Monday, October 27, 2008

Movie Log: Run, Fatboy, Run

Once again, I'm desperately far behind in writing about the movies I've seen. They were all pleasant enough -- decent ways to waste time -- but none of them have given me a burning desire to talk about them. But, since I'm trying to clear Antick Musings' decks in preparation for the big trip, let me see if I can knock off one a day until they're all done for.

Oldest, and possibly least, of those movies is Run, Fatboy, Run, which proves that Simon Pegg can be a generic romantic-comedy hero just like every other vaguely attractive actor. It's a terribly, terribly generic movie, hobbled by a thuddingly obvious script. The actors -- Pegg as the man-boy who needs to learn to grow up, Thandie Newton as the girl he left pregnant at the altar, and Hank Azaria as her requisite too-good-to-be-true new American boyfriend -- struggle to make us care about the plot, which is the usual slop in a new bucket.

There's some decent physical comedy in Run, Fatboy, Run, and the secondary characters, who don't have to pretend to be deep and soulful, are freed to embrace the tackiness and genericism of their parts. (Harish Patel is Pegg's landlord, a grumpy Indian widower with a thick accent and a quick hand for physical punishment when he becomes Pegg's trainer. India de Beaufort plays Patel's sexy daughter, although the scenes in which she becomes a credible threat to Pegg's true love for Newton were obviously left on the cutting room floor. And Matthew Fenton is Pegg's best friend, a role that only exists because otherwise the audience would rightfully assume that he has no friends.)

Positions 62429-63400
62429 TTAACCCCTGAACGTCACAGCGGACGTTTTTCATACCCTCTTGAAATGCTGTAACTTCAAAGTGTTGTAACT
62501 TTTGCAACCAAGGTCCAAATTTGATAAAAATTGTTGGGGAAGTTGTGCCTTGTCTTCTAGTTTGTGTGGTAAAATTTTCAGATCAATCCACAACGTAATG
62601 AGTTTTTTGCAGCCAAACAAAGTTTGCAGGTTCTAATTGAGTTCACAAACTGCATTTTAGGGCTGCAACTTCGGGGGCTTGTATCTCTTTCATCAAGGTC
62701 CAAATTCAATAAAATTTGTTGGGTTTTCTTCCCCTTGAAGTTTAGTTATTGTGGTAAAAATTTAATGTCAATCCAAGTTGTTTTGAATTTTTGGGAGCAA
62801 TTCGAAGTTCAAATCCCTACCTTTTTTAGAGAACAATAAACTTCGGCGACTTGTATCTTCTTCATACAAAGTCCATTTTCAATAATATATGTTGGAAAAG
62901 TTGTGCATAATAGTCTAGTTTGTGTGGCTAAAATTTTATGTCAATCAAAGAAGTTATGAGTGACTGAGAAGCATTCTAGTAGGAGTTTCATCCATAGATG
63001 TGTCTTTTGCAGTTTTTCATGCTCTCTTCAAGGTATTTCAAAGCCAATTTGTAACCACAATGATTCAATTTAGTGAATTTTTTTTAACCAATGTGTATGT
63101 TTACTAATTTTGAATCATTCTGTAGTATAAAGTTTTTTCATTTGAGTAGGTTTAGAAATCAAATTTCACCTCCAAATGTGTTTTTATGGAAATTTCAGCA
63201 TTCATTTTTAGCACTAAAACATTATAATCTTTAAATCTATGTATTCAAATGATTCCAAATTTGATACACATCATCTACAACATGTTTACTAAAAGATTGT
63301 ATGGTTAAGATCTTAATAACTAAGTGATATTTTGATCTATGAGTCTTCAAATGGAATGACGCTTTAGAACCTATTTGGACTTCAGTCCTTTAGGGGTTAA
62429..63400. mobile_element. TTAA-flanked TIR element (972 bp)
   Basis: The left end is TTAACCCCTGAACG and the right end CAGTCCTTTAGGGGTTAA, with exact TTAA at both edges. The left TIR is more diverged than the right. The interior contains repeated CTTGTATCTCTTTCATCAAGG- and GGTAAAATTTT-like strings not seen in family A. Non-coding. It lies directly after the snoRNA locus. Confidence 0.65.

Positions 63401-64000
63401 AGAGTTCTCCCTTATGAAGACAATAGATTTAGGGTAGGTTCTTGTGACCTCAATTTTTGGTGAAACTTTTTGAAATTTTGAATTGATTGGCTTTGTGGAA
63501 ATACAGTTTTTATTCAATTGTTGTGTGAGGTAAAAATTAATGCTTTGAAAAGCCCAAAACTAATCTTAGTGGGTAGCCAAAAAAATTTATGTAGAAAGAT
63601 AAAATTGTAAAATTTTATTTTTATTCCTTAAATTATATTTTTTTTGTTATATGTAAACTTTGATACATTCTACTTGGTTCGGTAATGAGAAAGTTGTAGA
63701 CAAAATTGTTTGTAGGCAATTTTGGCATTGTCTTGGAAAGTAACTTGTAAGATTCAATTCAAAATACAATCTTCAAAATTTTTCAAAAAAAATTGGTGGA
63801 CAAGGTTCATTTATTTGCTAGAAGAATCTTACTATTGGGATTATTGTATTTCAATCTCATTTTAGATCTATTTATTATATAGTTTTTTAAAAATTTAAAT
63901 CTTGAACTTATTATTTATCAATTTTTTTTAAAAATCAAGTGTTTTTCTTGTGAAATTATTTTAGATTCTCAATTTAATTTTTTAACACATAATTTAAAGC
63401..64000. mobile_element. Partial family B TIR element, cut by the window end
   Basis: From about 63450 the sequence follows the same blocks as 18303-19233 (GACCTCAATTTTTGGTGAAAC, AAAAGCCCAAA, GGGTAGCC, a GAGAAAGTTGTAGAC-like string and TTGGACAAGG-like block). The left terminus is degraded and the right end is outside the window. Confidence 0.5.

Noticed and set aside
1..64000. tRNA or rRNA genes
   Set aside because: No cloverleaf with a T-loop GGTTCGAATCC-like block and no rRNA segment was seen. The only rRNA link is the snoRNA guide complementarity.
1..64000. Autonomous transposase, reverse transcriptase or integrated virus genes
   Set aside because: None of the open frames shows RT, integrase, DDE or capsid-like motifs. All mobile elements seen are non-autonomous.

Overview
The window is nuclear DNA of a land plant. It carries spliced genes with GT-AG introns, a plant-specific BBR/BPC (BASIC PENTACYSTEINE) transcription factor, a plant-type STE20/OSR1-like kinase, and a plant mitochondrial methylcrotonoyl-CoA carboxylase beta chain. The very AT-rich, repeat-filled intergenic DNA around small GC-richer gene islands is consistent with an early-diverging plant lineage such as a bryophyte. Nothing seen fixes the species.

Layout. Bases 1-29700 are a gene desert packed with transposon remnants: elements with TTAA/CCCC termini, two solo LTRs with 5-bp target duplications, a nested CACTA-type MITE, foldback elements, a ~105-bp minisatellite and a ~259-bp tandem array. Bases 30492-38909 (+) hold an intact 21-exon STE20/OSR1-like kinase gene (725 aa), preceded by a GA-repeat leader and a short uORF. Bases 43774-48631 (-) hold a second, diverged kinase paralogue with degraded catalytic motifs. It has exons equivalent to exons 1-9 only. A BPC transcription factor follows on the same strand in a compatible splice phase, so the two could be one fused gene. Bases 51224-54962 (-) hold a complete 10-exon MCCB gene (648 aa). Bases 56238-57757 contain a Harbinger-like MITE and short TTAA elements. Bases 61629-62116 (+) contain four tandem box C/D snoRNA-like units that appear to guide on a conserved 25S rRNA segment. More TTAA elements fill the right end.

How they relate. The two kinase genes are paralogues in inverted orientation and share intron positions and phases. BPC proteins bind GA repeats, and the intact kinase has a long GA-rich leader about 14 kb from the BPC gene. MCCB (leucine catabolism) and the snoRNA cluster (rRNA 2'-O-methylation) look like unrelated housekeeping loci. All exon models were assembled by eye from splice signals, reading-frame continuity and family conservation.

There are also some strange, pointless villains, in a wasted attempt to add some tension. And another one in the recent series of far-too-concretized metaphors, which shows up at the climax.

Should I mention the plot? Does anyone care? Pegg wants to win back Newton, and to do so he impetuously says he's going to run a marathon in London. Eventually he does race, and finish, against far greater odds than make any sense whatsoever.

The Wife and I saw Run, Fatboy, Run because The Wife thought it looked funny, and liked Pegg in Hot Fuzz. But this is a much more forgettable and minor movie; see it only as a way to waste time and laugh a bit.


Anonymous said...

Actually, Matthew Fenton plays his son. His friend is played by Dylan Moran. I only mention this because, if you haven't seen Moran in 'Black Books' (a Britcom from around 2000; three seasons, six episodes each), you should check it out. The plots are generic sitcom plots, but the characters are amusing.

Andrew Wheeler said...

Bill: Thanks for the correction. Squinting at the headshots on IMDB and trying to remember the names of characters didn't work all that well this time.

Adele said...

I love Dylan Moran and Simon Pegg so, although I agree it is hardly a startling concept I thoroughly enjoyed this flick.

Larc said...

Second the rec for Black Books. Some of the best lines ever! "I ate your bees." "The older the wine, the gooder it tastes."
Rent and enjoy!

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